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Rail will be a critical component of a new strategy to increase the efficiency of the empty container supply chain in NSW.
The current inefficiencies of the empty container supply chain cost the NSW economy an extra $49 million per year, according to the NSW Empty Container Supply Chain Study, released this week by Transport for NSW (TfNSW).
As most containers come to Australia full and then leave empty, ensuring that unloaded containers leave their final destination and are turned to port efficiently is a major concern for the freight and logistics industry.
A current lack of capacity at empty container parks will lead to a shortfall of 12,000 twenty-foot equivalent units (TEUs) by 2031.
The study recommends working with industry, including rail transport operators, to implement a working group to address these issues and increase the use of rail for returning empty containers to stevedore terminals. Other recommendations include accelerating work to enable rail to play a more significant role in the empty container supply chain.
According to a TfNSW spokesperson, the industry working group is currently being established under the Port Transport Logistics Taskforce.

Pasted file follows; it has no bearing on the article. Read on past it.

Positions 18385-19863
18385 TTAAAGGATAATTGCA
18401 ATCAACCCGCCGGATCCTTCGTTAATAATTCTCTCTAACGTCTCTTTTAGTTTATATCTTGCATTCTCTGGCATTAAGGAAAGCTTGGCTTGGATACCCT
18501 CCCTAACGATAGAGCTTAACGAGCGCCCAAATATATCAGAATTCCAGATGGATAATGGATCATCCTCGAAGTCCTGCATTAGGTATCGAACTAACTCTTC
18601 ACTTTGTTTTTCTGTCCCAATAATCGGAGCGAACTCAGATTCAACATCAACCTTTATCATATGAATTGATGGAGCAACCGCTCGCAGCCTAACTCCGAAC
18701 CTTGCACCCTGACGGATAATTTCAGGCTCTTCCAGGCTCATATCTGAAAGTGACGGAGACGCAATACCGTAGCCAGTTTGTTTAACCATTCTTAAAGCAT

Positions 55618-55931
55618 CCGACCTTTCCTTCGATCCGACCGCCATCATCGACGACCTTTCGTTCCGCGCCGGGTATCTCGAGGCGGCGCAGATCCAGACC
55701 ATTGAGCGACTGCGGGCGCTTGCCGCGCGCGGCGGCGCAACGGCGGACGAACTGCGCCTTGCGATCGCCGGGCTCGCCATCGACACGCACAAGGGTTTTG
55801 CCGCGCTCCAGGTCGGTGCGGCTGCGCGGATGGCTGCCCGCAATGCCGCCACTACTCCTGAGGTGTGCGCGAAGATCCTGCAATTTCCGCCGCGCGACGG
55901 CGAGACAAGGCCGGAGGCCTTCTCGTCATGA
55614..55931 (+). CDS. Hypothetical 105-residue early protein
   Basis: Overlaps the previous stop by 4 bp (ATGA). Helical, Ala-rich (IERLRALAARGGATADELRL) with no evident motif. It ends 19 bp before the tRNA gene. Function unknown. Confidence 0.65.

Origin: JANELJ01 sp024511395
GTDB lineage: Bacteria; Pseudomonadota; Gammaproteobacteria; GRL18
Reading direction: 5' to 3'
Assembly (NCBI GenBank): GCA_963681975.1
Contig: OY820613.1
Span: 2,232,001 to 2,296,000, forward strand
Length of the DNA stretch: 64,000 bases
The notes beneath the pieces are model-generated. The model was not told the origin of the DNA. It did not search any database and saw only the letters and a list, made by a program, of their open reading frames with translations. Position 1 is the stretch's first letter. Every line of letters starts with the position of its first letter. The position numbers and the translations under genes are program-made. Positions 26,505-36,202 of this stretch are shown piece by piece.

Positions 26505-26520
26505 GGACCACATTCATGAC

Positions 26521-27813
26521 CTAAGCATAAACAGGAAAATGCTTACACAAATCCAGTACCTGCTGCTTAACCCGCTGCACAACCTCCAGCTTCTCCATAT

“The working party will aim to support industry to introduce measures to improve efficiencies in the empty container supply chain, including examining options for increasing the use of rail. Operational and administrative solutions will be considered as a priority as part of this work in consultation with industry.”
Some options that the report has suggested include greater bi-directional movement of full and empty containers via rail. This will be needed to enable Port Botany to handle the expected growth in containerised freight, which will rise from 2.29 million TEUs to 7 million by 2040. Rail is expected to handle a much greater proportion of freight, with the aim to handle 28 per cent by 2021.
“Infrastructure improvements will be needed to enable the increased use of rail at Port Botany, including reforms to improve rail window utilisation and the duplication of the Port Botany rail line,” said the TfNSW spokesperson. “Transport for NSW is working with NSW Ports and port operators to understand and monitor industry proposed solutions to improve rail windows at Port Botany.”
This article first appeared on www.railexpress.com.au
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